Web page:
We can all agree that mounting a scope in the right spot is essential for accuracy and to ensure you can shoot comfortably. And while it may look like a simple thing, most of us have mounted our scopes in the wrong spot.
So, how far back should you mount a scope? Find out in the guide below.
For more on specific score recommendations see our list of good scopes for Marlin 336 rifles.
- Understanding eye relief is essential in determining how far back-to-mount scope.
- Hunters and shooters can select long or short eye relief scopes based on their hunting or shooting situation.
- Incorrect eye relief can lead to issues like eye strain and pain, distorted images, reduced field of vision, and recoil injury.
How Far Back Should You Mount a Rifle Scope?
When asking the question, “How far back should you mount a rifle scope” we need to talk about eye relief.
Eye relief is the distance between your eye and the scope. So, why is it important?
If you mount your scope too close to your eye, you’ll strain your eye, leading to imprecise shots. On the other hand, if your eye is too far from the scope, it’ll be hard to see the complete sight image, leading to inaccurate shots.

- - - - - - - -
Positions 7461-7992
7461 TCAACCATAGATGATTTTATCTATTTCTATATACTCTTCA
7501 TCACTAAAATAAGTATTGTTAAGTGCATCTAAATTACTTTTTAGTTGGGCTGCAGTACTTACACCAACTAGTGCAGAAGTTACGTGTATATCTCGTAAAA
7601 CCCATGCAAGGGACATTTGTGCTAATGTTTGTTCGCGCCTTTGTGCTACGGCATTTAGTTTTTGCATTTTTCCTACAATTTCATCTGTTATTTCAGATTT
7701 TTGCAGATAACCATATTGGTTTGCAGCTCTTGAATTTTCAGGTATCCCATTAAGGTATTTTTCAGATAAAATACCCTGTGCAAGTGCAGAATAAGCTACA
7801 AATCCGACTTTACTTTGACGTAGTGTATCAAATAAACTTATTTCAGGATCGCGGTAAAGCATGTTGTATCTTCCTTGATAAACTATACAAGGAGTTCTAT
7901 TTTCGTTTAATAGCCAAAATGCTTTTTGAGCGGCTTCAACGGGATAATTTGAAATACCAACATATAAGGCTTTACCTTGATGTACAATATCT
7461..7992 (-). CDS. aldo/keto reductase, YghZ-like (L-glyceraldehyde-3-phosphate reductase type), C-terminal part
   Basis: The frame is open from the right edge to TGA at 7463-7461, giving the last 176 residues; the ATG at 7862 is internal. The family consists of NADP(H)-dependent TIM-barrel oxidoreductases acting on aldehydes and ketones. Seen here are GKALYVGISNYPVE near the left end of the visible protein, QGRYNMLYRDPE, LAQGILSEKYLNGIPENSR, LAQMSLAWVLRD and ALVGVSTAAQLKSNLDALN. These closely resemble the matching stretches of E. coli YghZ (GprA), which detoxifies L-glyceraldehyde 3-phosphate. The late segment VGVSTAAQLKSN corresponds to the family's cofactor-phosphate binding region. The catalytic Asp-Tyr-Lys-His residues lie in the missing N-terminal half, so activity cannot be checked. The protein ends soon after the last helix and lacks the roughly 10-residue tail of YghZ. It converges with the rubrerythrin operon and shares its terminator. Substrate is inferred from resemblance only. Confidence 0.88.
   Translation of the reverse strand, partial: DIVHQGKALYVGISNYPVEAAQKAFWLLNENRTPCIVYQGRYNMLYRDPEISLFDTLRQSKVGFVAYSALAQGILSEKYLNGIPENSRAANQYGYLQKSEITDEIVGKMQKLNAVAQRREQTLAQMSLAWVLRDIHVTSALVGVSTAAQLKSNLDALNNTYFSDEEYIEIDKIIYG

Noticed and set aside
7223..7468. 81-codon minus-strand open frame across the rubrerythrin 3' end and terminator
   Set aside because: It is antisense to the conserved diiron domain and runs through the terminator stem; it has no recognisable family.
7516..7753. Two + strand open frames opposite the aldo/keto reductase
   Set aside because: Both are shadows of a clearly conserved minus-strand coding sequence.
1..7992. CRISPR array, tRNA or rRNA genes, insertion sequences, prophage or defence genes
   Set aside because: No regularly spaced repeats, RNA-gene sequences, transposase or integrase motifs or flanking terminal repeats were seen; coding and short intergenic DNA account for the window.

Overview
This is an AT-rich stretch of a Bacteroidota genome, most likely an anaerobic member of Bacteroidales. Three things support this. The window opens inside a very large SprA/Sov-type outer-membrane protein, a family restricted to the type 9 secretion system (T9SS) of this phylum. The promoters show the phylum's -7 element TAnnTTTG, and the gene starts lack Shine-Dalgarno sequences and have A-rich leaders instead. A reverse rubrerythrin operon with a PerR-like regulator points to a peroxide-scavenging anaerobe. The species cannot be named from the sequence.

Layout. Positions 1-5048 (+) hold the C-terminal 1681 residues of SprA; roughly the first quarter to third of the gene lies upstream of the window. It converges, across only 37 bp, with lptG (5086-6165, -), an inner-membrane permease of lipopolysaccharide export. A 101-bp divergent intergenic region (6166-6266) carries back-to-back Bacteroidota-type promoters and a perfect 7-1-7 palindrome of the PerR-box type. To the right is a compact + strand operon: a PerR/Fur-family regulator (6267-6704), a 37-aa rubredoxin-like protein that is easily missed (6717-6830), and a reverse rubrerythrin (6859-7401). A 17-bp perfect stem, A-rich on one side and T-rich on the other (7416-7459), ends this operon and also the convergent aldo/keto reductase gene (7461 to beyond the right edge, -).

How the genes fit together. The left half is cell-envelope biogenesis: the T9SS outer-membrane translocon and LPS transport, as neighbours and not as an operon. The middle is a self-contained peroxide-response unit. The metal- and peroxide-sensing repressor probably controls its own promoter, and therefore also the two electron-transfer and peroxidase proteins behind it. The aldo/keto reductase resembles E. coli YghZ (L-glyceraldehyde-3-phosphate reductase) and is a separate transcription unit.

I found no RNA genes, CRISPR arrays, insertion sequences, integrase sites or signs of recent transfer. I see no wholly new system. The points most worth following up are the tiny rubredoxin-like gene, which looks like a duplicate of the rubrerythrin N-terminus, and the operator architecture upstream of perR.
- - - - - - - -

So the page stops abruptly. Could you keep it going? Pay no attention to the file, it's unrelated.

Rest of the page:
The scope should be far away from you without casting a shadow from inside the optic. You want to avoid seeing that black ring on the edges of the sight picture.
So, install your scope and place it as far forward as the upper receiver can allow. Get in a shooting position and focus on the scope. Start backing it up until the image through the scope is shadows-free.
For most scopes, standard eye relief is between 3 to 5 inches. Move your head to and from the eyepiece and note how the image appears when you aren’t in the proper eye relief distance.
Doing so will let you know the right spot for your scope.
Scope Mounting and Eye Relief
You must understand eye relief to mount your scope in the right spot.
Most optical rifle scopes have a particular distance range between the eye and the ocular lens where you can see your target correctly. Where you mount your scope should be the exact spot where you can accurately see the target through the scope.
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That distance is usually between 3 to 5 inches. If you place your scope in the right spot, the image will appear clear, making it easier to aim accurately.